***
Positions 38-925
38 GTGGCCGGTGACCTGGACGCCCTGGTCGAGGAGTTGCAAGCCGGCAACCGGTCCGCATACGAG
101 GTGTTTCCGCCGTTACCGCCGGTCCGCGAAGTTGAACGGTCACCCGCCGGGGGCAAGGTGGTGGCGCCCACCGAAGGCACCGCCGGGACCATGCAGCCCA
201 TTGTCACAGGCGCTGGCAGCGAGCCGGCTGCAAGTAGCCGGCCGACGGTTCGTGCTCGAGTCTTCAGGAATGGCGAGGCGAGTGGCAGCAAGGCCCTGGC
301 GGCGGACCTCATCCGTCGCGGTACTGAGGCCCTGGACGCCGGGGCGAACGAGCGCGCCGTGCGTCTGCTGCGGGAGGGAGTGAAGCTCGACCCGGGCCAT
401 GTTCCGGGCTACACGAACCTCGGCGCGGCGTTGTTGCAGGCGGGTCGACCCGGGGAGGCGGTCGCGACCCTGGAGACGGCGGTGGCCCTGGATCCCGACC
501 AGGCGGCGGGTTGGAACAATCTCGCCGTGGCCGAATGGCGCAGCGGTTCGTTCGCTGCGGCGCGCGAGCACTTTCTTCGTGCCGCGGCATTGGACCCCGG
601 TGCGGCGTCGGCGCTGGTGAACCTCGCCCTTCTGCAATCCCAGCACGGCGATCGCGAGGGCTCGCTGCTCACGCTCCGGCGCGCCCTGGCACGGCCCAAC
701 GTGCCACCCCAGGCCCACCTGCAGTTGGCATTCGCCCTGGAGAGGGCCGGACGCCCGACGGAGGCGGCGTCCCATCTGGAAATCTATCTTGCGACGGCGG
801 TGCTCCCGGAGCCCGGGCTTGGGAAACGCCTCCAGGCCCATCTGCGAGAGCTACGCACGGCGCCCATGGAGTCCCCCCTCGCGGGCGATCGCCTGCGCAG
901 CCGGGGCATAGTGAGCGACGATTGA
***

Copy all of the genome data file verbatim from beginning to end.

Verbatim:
Positions 38-925
38 GTGGCCGGTGACCTGGACGCCCTGGTCGAGGAGTTGCAAGCCGGCAACCGGTCCGCATACGAG
101 GTGTTTCCGCCGTTACCGCCGGTCCGCGAAGTTGAACGGTCACCCGCCGGGGGCAAGGTGGTGGCGCCCACCGAAGGCACCGCCGGGACCATGCAGCCCA
201 TTGTCACAGGCGCTGGCAGCGAGCCGGCTGCAAGTAGCCGGCCGACGGTTCGTGCTCGAGTCTTCAGGAATGGCGAGGCGAGTGGCAGCAAGGCCCTGGC
301 GGCGGACCTCATCCGTCGCGGTACTGAGGCCCTGGACGCCGGGGCGAACGAGCGCGCCGTGCGTCTGCTGCGGGAGGGAGTGAAGCTCGACCCGGGCCAT
401 GTTCCGGGCTACACGAACCTCGGCGCGGCGTTGTTGCAGGCGGGTCGACCCGGGGAGGCGGTCGCGACCCTGGAGACGGCGGTGGCCCTGGATCCCGACC
501 AGGCGGCGGGTTGGAACAATCTCGCCGTGGCCGAATGGCGCAGCGGTTCGTTCGCTGCGGCGCGCGAGCACTTTCTTCGTGCCGCGGCATTGGACCCCGG
601 TGCGGCGTCGGCGCTGGTGAACCTCGCCCTTCTGCAATCCCAGCACGGCGATCGCGAGGGCTCGCTGCTCACGCTCCGGCGCGCCCTGGCACGGCCCAAC
701 GTGCCACCCCAGGCCCACCTGCAGTTGGCATTCGCCCTGGAGAGGGCCGGACGCCCGACGGAGGCGGCGTCCCATCTGGAAATCTATCTTGCGACGGCGG
801 TGCTCCCGGAGCCCGGGCTTGGGAAACGCCTCCAGGCCCATCTGCGAGAGCTACGCACGGCGCCCATGGAGTCCCCCCTCGCGGGCGATCGCCTGCGCAG
901 CCGGGGCATAGTGAGCGACGATTGA